How can I compile vim for my user only so set source path to /home/user/ ?

And how can I track changes with git.

Basically I want to build and compile vim from source, and store it on my github repo. Then other users can download the vim from github and use it.

  • 1
    Git isn't really a great way to distribute binaries (compiled code), since each change would not be well represented as a diff.
    – tommcdo
    Mar 29, 2018 at 4:18

1 Answer 1

  1. Google for vim to find their homepage. You find http://www.vim.org .
  2. Look on their homepage, where is their upstream source. If you have luck, they are on the github.
  3. On the "Download" section, they show many of their upstreams, first is the github one.
  4. They say, git clone https://github.com/vim/vim.git is the clone command what you want, however you want likely to register/login github1 (later I explain why).
  5. So go to their github page, https://github.com/vim/vim.git , which redirects to their project page, https://github.com/vim/vim . This is the official upstream. Many project has only a mirror on the github, typically you can't issue merge requests for them, and they may be late (sometimes even with years). This time, not this is the case.
  6. Fork the project by clicking the "Fork" button on the github. Now you have your cloned repository, in https://github.com/<yourusername>/vim.git .
  7. Clone this into your computer with the command git clone git@github.com:<yourusername>/vim.git. Do this into your home.
  8. Now you have the latest vim sources in your /home/user/vim directory.
  9. Compile this as they say, which is typically a ./configure command. However, you want to install it into your home, so you need also a --prefix=/home/<yourusername>/vim-dist or similar flag.
  10. Put also other flags, as ./configure --help explains. Selecting them may be a big work, but it worths its price.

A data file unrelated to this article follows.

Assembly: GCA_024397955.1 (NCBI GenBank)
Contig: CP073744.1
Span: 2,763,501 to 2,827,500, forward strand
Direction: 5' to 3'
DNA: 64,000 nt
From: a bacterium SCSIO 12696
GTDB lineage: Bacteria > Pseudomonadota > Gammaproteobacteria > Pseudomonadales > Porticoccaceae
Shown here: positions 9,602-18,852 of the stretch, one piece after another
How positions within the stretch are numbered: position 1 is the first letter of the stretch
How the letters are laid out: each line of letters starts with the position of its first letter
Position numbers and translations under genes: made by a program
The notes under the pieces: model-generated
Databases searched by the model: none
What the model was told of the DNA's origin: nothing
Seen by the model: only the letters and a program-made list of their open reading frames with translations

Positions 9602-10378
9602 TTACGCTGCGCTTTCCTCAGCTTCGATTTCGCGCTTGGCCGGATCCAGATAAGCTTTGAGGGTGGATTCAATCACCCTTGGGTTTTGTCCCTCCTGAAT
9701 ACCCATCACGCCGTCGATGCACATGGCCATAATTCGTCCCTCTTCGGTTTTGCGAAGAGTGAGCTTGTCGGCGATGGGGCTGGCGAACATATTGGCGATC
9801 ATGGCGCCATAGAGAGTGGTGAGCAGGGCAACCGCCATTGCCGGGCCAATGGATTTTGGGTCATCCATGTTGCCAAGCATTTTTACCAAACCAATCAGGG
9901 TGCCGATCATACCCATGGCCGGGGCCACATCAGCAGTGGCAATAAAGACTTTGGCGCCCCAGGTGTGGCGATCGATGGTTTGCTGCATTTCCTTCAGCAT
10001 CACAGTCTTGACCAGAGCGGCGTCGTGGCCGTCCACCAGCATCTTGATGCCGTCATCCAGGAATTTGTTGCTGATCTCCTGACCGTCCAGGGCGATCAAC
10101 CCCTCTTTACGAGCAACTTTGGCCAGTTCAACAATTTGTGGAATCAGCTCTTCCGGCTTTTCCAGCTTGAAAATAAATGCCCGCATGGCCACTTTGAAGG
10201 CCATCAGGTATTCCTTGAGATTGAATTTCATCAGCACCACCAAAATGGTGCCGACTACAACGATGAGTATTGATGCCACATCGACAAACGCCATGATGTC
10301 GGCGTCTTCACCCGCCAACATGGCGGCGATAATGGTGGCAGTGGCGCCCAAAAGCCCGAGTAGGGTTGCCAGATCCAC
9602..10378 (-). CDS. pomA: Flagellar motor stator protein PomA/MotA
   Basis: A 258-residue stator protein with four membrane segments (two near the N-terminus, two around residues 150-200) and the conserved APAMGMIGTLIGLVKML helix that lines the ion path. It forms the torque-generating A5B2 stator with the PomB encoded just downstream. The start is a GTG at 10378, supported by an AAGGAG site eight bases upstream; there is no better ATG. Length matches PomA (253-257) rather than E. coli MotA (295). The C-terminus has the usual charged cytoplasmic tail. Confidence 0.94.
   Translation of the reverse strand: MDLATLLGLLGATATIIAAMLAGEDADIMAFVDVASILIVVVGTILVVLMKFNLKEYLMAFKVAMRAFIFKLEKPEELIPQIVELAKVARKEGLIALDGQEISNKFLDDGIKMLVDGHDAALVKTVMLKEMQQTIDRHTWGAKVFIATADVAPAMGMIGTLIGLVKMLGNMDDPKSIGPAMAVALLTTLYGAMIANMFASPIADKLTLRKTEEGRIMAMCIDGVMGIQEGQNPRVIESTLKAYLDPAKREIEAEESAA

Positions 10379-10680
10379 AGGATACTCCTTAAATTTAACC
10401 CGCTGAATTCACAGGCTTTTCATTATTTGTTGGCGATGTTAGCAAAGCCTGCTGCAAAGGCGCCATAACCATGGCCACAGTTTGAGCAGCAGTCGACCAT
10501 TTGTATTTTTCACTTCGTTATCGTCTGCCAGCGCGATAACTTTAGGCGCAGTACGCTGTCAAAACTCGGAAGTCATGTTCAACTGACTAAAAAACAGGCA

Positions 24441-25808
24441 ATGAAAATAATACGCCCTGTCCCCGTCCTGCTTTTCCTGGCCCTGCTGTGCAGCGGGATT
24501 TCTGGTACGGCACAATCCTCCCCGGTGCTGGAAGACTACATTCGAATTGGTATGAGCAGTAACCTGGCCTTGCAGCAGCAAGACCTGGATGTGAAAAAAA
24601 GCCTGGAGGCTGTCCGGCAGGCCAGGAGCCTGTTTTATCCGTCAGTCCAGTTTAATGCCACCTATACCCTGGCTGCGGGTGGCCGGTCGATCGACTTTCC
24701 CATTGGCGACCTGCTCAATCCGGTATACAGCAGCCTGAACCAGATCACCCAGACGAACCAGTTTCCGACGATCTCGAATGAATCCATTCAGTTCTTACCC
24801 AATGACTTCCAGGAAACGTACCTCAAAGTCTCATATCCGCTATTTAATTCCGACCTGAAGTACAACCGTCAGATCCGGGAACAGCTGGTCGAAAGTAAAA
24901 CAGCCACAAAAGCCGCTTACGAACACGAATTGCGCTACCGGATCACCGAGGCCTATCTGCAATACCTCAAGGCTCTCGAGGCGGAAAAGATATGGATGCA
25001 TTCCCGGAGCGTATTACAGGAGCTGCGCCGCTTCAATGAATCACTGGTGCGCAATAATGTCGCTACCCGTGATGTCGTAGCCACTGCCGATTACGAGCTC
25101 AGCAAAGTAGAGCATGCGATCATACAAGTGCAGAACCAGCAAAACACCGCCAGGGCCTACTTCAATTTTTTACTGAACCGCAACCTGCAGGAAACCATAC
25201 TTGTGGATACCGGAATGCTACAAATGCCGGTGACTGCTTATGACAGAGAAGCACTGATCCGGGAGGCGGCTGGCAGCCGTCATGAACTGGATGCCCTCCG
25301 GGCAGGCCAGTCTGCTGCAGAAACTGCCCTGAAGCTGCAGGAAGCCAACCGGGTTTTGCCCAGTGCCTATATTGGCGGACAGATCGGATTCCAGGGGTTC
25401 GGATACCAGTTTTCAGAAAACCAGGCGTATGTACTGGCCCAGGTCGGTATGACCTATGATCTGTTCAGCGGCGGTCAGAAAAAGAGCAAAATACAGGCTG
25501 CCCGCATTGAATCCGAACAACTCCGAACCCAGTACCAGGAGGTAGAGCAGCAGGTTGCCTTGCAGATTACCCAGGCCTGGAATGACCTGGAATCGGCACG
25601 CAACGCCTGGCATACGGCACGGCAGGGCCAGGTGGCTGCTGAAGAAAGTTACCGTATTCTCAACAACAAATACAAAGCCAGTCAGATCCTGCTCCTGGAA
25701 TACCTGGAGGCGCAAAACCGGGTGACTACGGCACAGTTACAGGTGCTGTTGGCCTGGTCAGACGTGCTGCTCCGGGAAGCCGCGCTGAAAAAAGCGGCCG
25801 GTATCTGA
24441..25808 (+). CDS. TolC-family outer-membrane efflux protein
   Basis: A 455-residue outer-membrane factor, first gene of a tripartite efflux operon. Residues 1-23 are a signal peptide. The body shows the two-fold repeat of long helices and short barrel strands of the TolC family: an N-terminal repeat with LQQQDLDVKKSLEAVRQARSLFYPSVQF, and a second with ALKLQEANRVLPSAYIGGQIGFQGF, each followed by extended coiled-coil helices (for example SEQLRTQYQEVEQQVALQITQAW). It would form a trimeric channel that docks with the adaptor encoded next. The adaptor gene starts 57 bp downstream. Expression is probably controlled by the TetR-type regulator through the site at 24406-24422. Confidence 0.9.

11. Add also the upstream repository to the remote repositories with the command git remote add upstream git@github.com:vim/vim.git, followed by a get fetch --all. In this scenario, you will working and commiting to your own repository, but you will be able to fetch newer commit (= changes) from the upstream.
  12. You may not surely work on their master branch, but it is very likely, because they don't use branches, only tags.
  13. So, after compiling git, install it with make install. The --prefix flag in your configuration step guarantees that this will install vim into your /home/<yourusername>/vim-dist directory.
  14. A well-working project should have to use a correct .gitignore, i.e. compilation-time generated temporary files (objects, for example) should exist as new source file, rather they should be ignored by the git. You can check this with a git status command. If you see new files in the compilation, then your first task is to fix their .gitignore and make a pull request from that.
  15. It is possible, that some of your libraries won't exist on the system, the configure script will explain, which ones. You will need to find and compile also them, if you don't have a root account to install packages system-wide.
  16. Tune your initfiles to use the vim in your installation path: either you can put /home/<yourusername>/vim-dist/bin into your PATH, or you can have a /home/<yourusername>/bin directory, which is already included into your PATH, and which contains wrapper script to anything what you are installing as a user.
  17. Sometimes it is useful to fetch the upstream changes with a git fetch --all, and merge them into your according branch(es), this time git merge remotes/upstream/master.
  18. If you make a change, it is practical to upload to the github with a git push.
  19. If you make an useful change, go to page of your fork, (https://github.com/<yourusername>/vim), and click create pull request. This advices your changes to the upstream developers, who may decide to include your commits into the upstream repository. It is a big glory, if it first time happens.

Good luck!

1Meanwhile, Github was bought by the Microsoft, and it is now a Microsoft division. Being likely an opensource enthusiast, it is up to you, how it will affect your free hosting choices. I personally moved to here.

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